Author Archives: Amy

Lyla: “If I wasn’t dyslexic I wouldn’t be me, I am what you see”⤴

from @ Reach

Did you know that 1 in 10 people are thought to be dyslexic in some way? That means that over half a million people in Scotland have dyslexia. The word ‘dyslexia’ is a tricky one to spell. The word comes from the Greek and it means ‘difficulty with words’. Dyslexia effects everyone in different ways, but basically it means that you may need help with reading, writing, spelling and sometimes speaking too. People with dyslexia have amazing talents. You only have to look at lists of famous people with dyslexia to realise how the right support can help people with dyslexia achieve incredible things: the actress Keira Knightley, the chef Jamie Oliver, the businessman Sir Richard Branson…. the list goes on.

Another talented person with dyslexia is Lyla, a pupil from Mearns Castle High School who won the Scottish Youth Poetry Slam for this awesome poem. Read it below, or check out Lyla perform the poem in this Facebook video.  

My name is Lyla

I love lots of drama, and everyday I am curious

But when I was seven I was diagnosed with something more serious

It sometimes muddles up my words when I write

I can’t read small writing

I don’t really care if people find out… I’m dyslexic.

I find Math and English a wee bit hard

My mum’s dyslexic but she mastered her dream in spite of it.

Being dyslexic can really suck, but if I really try that little bit harder I will master my dream so never give up

Memory is the worst for me I can’t remember much but if I really try like in this poem I really can succeed with a bit of luck

I’m dyslexic as I said before

I don’t care if people find out

If I wasn’t dyslexic I wouldn’t be me I am what you see.

 

A big thank you to Lyla for letting us share her poem. 

If you’ve got dyslexia, Dyslexia Scotland are there for you to help and listen to you. 

And of course, you can contact us if you want to find out about your rights to support at school. 

 

The post Lyla: “If I wasn’t dyslexic I wouldn’t be me, I am what you see” appeared first on Reach.

What’s the plan?⤴

from @ Reach

 If you get extra support at school, you may have a learning support plan. Your plan will set out targets for each term, and the support you need to reach them.

You have the right to be involved in deciding what goes in this plan. You should get the chance to talk to your teachers about whether the plan is working out well for you.

Confused? Get in touch for more advice about planning your learning and support. 

The post What’s the plan? appeared first on Reach.

Need help to get your views heard?⤴

from @ Reach

An advocacy worker can help you share your views at meetings where decisions are made about you. They can help you work out what you want to say and can even speak for you if that’s what you want.

You can ask your school or council for help finding an advocacy worker. Or call the Scottish Independent Advocacy Alliance 0131 524 1975.

If you’re care experienced, check out who your local advocate is at Who Cares? Scotland. 

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Young carer has her say on leaving school and the difference support can make⤴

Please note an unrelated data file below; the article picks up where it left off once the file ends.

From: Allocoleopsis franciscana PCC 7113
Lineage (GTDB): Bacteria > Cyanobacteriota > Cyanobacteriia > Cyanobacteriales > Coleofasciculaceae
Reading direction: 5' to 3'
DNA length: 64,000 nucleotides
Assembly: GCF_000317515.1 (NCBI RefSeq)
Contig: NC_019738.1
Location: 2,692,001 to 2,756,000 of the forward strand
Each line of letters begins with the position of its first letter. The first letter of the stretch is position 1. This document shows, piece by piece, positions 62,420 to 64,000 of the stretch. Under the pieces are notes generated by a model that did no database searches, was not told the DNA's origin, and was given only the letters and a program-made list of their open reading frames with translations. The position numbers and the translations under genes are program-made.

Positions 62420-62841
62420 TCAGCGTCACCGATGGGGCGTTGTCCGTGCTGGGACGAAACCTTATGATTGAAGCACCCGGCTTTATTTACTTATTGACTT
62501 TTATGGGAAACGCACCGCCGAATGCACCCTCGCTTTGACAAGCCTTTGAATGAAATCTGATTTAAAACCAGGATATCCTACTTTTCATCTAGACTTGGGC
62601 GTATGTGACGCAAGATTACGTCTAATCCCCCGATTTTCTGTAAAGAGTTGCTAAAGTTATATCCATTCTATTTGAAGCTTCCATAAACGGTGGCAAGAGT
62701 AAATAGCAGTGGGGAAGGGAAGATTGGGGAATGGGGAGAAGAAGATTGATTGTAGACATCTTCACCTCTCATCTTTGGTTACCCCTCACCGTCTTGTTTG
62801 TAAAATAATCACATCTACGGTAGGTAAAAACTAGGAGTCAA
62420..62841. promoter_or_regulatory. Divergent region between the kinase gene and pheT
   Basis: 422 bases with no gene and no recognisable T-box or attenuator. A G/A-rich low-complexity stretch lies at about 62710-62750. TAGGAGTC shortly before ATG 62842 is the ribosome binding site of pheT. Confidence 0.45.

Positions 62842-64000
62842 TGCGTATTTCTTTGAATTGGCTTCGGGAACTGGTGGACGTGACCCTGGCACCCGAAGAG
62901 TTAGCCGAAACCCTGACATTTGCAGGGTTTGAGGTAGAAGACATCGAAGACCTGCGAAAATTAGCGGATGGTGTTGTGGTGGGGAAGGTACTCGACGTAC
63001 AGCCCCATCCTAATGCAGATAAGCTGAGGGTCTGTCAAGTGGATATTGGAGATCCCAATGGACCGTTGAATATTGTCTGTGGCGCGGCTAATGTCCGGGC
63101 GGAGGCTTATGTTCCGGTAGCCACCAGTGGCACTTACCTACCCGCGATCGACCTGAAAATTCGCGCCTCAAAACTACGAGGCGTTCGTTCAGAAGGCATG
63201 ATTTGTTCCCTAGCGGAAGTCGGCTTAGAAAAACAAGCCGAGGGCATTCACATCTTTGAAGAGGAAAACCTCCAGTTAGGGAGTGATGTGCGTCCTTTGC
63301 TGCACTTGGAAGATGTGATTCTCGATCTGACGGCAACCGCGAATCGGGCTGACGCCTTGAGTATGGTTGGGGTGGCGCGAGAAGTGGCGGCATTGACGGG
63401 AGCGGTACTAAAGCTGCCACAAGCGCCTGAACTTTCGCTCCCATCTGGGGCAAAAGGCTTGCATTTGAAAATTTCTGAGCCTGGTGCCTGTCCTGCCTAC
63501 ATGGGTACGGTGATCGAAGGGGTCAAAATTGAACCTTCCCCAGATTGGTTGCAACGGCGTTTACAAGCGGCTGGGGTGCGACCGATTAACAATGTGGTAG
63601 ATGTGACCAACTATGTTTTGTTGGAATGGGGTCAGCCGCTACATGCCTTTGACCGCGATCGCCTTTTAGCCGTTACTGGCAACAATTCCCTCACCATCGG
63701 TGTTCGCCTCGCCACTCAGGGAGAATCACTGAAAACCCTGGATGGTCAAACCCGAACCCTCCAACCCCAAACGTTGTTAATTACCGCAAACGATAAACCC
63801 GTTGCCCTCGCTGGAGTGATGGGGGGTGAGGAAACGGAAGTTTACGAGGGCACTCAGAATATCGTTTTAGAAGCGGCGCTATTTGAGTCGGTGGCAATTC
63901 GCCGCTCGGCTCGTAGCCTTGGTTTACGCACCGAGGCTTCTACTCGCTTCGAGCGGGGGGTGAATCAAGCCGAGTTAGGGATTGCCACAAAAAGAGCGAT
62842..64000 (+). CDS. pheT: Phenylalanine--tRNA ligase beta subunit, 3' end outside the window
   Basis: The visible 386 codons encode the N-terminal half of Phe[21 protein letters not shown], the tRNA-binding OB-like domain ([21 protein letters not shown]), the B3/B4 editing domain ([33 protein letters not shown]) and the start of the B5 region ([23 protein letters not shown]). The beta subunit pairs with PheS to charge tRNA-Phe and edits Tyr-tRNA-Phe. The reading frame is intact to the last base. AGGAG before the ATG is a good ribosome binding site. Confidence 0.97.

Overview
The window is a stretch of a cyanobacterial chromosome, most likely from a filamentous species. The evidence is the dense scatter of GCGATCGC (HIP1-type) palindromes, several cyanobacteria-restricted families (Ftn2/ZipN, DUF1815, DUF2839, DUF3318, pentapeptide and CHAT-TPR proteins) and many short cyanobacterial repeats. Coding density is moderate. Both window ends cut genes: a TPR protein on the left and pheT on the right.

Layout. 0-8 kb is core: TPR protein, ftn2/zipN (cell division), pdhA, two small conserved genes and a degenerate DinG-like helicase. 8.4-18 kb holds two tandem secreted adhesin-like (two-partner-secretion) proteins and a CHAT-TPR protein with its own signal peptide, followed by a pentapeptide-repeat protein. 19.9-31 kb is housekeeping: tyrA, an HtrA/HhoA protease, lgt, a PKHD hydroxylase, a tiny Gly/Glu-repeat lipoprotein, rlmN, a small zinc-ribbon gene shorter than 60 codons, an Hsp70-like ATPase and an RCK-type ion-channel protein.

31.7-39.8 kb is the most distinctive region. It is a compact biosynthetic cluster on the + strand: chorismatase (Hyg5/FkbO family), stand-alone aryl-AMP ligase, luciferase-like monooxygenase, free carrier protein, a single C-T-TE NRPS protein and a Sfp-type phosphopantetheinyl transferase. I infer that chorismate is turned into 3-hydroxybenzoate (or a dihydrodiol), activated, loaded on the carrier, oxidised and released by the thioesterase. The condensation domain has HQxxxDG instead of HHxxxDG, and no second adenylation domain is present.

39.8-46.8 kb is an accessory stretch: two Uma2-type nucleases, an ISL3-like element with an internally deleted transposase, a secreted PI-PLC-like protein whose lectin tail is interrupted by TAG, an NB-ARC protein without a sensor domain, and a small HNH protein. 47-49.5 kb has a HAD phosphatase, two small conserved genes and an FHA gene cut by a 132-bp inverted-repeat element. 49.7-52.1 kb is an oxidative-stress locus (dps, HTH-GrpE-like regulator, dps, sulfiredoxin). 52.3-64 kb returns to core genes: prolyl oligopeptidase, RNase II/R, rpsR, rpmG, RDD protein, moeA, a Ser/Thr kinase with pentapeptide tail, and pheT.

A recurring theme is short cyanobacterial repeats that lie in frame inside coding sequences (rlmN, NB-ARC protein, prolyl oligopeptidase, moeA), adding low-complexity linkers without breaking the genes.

from @ Reach

Young carers do an amazing job juggling caring and school work, but it’s not always easy.
If you’re caring for someone at home, the right support can make all the difference in helping you get the most out of school. Young carer Lauren, who shares her story below, is a great example of this.
Got a story (good or bad) about what school’s been like for you as a young carer? What do YOU think schools can do to help young carers? Get in touch, we are here to listen and have useful advice about getting support… 

 

“My name is Lauren, I’m 18 years old, I’ve been supported by the Falkirk & Clackmannanshire Young Carers Project since I was in primary school and I’m in my last week of sixth year! I’m so excited to leave school, feeling as ready as ever to begin the next chapter at university. I’m only feeling ready to leave because of the amazing support I received at school for being a Young Carer.

Over the last three years I’ve had the support from the most amazing Pastoral teacher who has helped and guided me into the next path that I’m about to take and I’m forever grateful that I’ve had her support.

Until I started getting support from my pastoral head, I was in a horrible place at school, where I bottled up all my stress and worry about home life and life as a Carer and it was eating me up. One day I burst into tears in the middle of a class because I didn’t understand what was going on and the stress got too much for me. And that was my first encounter with my Pastoral.

Since then I’ve gone nowhere but upwards, achieving National 5s, Highers and even having a stab at an Advanced Higher, as well as getting a place at university. I’ve heard so many stories about young carers not receiving any support from school and I don’t know what I would do without my pastoral, she’s been my safety net more times than either of us imagined!

I can’t wait to leave school. Because of all the support I’ve had from school and from the Young Carers Project, I feel ready to experience university life while being a Young Adult Carer because I know who I can turn to. I’ll miss my Pastoral teacher so much when I leave, she’s been a rock and I’m forever grateful to her. Here’s to new beginnings!”

The post Young carer has her say on leaving school and the difference support can make appeared first on Reach.

Seems like everybody’s talking about mental health⤴

from @ Reach

It seems like everybody’s talking about how Scotland can get better at supporting people’s mental health. The Scottish Government have a new plan – called the ten-year Mental Health Strategy.

We like the way See Me Scotland explain why having a plan like this matters: ‘We all have mental health and the results of this strategy must be that when we are struggling, we feel safe and supported to speak out and get help, in any area of our life, without the chance of being dismissed or judged.’ 

The Mental Health Strategy has lots of plans for making mental health support for young people better. Here are some of the things it sets out to do: